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Added:

To prove the points above, here are your second (+2 EV flash) and third (ambient) pictures post-processed to the same color balance and exposure. I used a patch of flat wall on one of the buildings at right as the reference for white and as the common exposure point for both pictures.

Now you can actually see a little effect from the flash in the first picture. This was previously swamped by the dark exposure and the yellow color cast. There are two important things to notice:

  1. The effect of the flash only extends a small distance into the scene. It is pretty much gone after 10 railroad ties into the picture. Since most of the scene is at much further distance, the flash has no effect on the other objects.

    The square law is a powerful effect you can't escape. Even if your flash was 4 times more powerful, its effect would only extend twice as far into the scene, which still wouldn't make any difference for anything but a little further along the railroad track.

  2. The flash light looks bluish. This is because I compenstated both pictures for the ambient light, which has a yellow cast. Since yellow is corrected to look white, white will look like the inverse of yellow, which is blue.

Added:

To prove the points above, here are your second (+2 EV flash) and third (ambient) pictures post-processed to the same color balance and exposure. I used a patch of flat wall on one of the buildings at right as the reference for white and as the common exposure point for both pictures.

Now you can actually see a little effect from the flash in the first picture. This was previously swamped by the dark exposure and the yellow color cast. There are two important things to notice:

  1. The effect of the flash only extends a small distance into the scene. It is pretty much gone after 10 railroad ties into the picture. Since most of the scene is at much further distance, the flash has no effect on the other objects.

    The square law is a powerful effect you can't escape. Even if your flash was 4 times more powerful, its effect would only extend twice as far into the scene, which still wouldn't make any difference for anything but a little further along the railroad track.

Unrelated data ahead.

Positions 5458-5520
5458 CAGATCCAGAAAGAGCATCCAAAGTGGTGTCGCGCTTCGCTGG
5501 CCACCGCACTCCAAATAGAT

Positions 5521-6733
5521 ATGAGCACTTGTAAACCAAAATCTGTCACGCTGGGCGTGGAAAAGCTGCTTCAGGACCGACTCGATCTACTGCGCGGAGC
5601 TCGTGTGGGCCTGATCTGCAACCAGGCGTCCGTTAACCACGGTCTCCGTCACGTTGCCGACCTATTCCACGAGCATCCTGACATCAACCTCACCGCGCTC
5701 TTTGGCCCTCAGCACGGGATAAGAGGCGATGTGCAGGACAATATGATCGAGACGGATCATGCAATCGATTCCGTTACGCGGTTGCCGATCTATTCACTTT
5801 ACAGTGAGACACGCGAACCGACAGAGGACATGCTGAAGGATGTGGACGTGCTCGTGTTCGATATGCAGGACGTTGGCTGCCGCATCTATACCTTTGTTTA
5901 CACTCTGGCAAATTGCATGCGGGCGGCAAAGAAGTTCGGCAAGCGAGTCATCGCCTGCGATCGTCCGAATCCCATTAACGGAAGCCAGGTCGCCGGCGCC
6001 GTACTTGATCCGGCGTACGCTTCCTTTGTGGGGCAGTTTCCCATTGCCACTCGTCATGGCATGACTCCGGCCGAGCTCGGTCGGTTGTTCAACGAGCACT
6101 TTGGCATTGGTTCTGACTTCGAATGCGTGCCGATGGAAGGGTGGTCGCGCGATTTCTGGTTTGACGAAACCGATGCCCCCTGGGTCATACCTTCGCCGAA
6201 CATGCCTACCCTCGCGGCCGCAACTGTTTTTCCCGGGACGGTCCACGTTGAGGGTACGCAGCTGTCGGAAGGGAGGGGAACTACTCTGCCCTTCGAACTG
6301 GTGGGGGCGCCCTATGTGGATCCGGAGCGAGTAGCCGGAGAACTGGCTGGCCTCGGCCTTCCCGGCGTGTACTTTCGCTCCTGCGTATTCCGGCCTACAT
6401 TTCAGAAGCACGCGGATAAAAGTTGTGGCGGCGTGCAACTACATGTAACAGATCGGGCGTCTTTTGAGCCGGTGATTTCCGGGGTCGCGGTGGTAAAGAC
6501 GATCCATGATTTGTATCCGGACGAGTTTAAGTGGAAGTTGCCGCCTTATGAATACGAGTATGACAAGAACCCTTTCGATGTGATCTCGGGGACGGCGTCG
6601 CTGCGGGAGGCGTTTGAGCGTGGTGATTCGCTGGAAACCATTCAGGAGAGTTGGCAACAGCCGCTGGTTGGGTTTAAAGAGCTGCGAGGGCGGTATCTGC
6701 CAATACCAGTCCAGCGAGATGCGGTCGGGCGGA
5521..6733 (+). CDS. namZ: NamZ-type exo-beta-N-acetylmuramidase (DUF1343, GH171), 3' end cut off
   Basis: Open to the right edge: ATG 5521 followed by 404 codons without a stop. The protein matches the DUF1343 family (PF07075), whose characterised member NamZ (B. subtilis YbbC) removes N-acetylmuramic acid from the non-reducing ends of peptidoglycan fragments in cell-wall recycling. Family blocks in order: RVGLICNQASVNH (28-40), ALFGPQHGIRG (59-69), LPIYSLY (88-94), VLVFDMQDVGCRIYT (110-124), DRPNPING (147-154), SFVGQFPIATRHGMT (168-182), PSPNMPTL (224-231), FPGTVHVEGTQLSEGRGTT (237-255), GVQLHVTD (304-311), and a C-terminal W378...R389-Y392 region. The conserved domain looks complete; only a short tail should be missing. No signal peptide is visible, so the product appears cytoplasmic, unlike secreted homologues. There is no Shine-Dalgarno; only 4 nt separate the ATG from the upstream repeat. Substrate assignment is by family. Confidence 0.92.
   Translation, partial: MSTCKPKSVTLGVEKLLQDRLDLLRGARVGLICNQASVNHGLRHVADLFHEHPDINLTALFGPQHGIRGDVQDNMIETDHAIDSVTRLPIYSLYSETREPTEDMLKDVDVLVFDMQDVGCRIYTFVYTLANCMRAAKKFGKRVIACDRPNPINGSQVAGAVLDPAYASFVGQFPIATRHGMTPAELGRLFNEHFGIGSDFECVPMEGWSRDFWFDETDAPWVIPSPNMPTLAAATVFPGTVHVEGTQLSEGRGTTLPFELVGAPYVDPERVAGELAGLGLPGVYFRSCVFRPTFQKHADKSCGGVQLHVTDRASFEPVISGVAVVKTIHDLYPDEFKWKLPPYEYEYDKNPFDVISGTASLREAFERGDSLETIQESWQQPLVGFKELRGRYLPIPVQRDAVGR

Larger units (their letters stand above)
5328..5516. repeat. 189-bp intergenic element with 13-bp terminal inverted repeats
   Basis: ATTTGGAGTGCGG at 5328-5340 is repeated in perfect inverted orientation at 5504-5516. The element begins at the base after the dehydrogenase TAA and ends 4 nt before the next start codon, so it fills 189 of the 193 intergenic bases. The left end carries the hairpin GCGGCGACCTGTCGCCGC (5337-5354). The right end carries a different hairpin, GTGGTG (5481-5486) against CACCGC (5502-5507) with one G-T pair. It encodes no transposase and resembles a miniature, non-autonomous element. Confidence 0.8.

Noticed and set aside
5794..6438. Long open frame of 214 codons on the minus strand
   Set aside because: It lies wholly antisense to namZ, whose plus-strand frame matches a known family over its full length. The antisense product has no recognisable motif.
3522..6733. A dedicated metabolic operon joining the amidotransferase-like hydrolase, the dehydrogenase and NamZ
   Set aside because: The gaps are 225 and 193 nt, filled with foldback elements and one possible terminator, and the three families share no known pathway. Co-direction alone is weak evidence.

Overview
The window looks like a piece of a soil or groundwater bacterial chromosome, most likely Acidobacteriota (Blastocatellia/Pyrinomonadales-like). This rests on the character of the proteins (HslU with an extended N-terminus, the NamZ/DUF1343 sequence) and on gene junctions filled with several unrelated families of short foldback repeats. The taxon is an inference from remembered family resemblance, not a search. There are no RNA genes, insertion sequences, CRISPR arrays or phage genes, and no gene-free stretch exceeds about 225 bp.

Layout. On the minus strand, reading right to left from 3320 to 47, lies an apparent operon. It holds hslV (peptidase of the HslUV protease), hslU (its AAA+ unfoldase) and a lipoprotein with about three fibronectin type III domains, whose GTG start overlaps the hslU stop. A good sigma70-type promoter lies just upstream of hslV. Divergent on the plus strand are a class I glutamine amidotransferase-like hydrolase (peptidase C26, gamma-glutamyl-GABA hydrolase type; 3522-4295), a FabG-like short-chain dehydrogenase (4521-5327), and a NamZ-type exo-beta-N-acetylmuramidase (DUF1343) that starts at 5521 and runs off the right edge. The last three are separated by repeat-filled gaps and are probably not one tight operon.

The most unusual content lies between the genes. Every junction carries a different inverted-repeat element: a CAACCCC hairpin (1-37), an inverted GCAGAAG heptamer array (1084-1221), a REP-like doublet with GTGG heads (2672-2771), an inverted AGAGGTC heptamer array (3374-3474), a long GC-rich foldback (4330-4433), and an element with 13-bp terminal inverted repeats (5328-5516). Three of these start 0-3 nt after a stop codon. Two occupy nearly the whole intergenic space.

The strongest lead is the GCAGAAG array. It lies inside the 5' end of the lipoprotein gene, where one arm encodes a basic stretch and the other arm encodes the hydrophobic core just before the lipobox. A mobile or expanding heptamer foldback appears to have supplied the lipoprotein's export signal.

2. The flash light looks bluish. This is because I compenstated both pictures for the ambient light, which has a yellow cast. Since yellow is corrected to look white, white will look like the inverse of yellow, which is blue.

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The brightness of the light from your flash falls off with the square of the distance to the subject. For example, if you are using only flash for illumination and something 10 feet away is exposed properly, then something 20 feet away will be 2 f-stops (4x) darker. Something only 100 feet away will be 100 times (almost 7 f-stops) darker.

Conversely, the power of a flash to properly illuminate objects goes up with the square of the distance to them. Camera flashes will have limited power due to needing to be portable, running off of batteries, and not costing a fortune. As a result, camera flashes are only useful for nearby objects, ususally up to a few 10s of feet. For example, using the flash in your point and shoot camera from the stands of a sports stadium to take a picture of something on the field is totally silly. Just because people do it doesn't mean it's a good idea.

Your case is like the sports stadium. Most everything in the picture is so far away that the flash has no effect on it. Regardless of the flash brightness compensation you used, all the light for these pictures was ambient. The flash had nothing to do with any of them, which is why changing its brightness a few f-stops either way didn't matter.

You can see that the flash had no effect by looking at the foreground at the bottom of the picture. If the flash had any visible effect, you'd find it there. The foreground would look brighter than distant objects. This is not the case, so the light from the flash was already so dim as to not matter at the distance of the foreground.

The reason the flash pictures look different from the last picture taken without a flash is how your camera handles color balance. Flash is "white" light, fairly close to sunlight in color. However, most artificial lights are considerably more yellow and orange. When using a flash, the camera assumed the scene would be lit by the flash and applied color compenstation accordingly. However, your scene was in reality lit by yellow artificial light, so you can see the obvious yellow cast. For the bottom picture, your camera apparently has a way to measure the ambient light color, and it adjusted the color balance accordingly. As a result, the colors look more correct relative to how your eyes perceived them at the time. Your eyes and brain have rather sophisticated color compenstation built in, so what you perceived was already adjusted to the ambient light color.

This also points out another problem, which is that you are not working with the raw data in post processing. No compenstation is applied to the raw data, so all the pictures would have the same color cast in raw. Cameras often put additional information, like the measured ambient color, into raw files, which some software may use as the default color compensation. If you are using raw, then perhaps you are seeing the different color balance due to the software defaults. In that case you can go and set them all to something of your chosing. One way to do this is to find something in the picture you know should be white, then tell the software to set the color balance so that it comes out white (or some shade of neutral gray). The building at the right would be something to start with, for example.